Laura Birek: That’s really interesting. I was actually talking to my brother not that long ago, probably when I was pregnant about how I’ve heard that when you are developing as a fetus, if you ever see like a picture of a six week old fetus or whatever, you almost look like a tadpole.
Shanna Micko: Yeah, definitely.
Laura Birek: You have gills.
Shanna Micko: What?
Laura Birek: Yeah, at the beginning you have gills and there’s this concept, it has a bunch of different names, but the way he said it was ontogeny recapitulates phylogeny, which I was like say what? But ontogeny is the growth and development of an organism. So as you are in utero a fetus, the ontogeny is going from small to big basically. Phylogeny is the evolutionary development of the species, so your ontogeny happens at the same time as the phylogeny. I don’t even know if I’m saying that right. Like as you grow, you basically are recreating the history of your species.
Shanna Micko: Mind blown.
Laura Birek: So you go from fish to lizard to where it breaks down.
Shanna Micko: What’s after lizard? Dinosaur, turtle.
Laura Birek: But yeah, I think it’s pretty interesting. It’s also a lot of evidence for yield evolution in there. It’s the gills thing and I guess it’s lizard hands. I never really thought about how specifically you would have lizard hands though. I’m just imagining the Geico gecko.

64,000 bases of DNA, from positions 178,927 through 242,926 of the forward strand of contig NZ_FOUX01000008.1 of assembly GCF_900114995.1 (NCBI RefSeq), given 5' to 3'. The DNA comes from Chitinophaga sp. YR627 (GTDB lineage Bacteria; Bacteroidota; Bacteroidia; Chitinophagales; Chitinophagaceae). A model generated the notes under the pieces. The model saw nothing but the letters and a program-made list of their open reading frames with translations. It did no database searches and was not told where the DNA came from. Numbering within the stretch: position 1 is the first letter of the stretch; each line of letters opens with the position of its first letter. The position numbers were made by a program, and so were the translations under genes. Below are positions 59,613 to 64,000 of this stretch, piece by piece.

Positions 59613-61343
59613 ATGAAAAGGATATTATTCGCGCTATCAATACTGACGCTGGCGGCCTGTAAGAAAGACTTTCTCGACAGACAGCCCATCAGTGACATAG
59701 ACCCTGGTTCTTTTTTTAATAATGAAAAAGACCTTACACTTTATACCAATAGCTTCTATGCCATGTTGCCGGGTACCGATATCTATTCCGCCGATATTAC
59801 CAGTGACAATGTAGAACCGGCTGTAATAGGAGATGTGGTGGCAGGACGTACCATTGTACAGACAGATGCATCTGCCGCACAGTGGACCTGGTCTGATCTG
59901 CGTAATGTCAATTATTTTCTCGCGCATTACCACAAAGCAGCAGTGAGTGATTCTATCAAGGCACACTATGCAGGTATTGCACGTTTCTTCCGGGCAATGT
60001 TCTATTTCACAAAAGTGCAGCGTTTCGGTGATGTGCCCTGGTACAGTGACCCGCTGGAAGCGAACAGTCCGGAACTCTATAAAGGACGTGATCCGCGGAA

Shanna Micko: Yes, that’s what was inside of our bodies between 7 to 14 weeks.
Laura Birek: Adorable. That’s so cute. It’s a miracle.
Shanna Micko: Aww.
Laura Birek: Geico.
Shanna Micko: Scientists say that other examples of retaining pointless evolutionary shit in our bodies aside from lizard muscles, another example would be like ostrich’s, which still have wings, even though they don’t fly. But their bodies still continue to make wings and I guess we still continue to make lizard muscles for a little while, even though we don’t clinging to walls and climb trees and stuff. So interesting.
Laura Birek: There’s a lot of stuff that’s remnants of previous evolutionary states, I feel like, but also for a long time, I think they thought the appendix was a vestigial organ, right?
Shanna Micko: Yes.
Laura Birek: But now they’re like, oh, it actually might have a purpose. Nevermind. Now they think it has something to do with the gut biome and it’s important now, like, whoops. But we used to take those out.
Shanna Micko: Just cut it right out.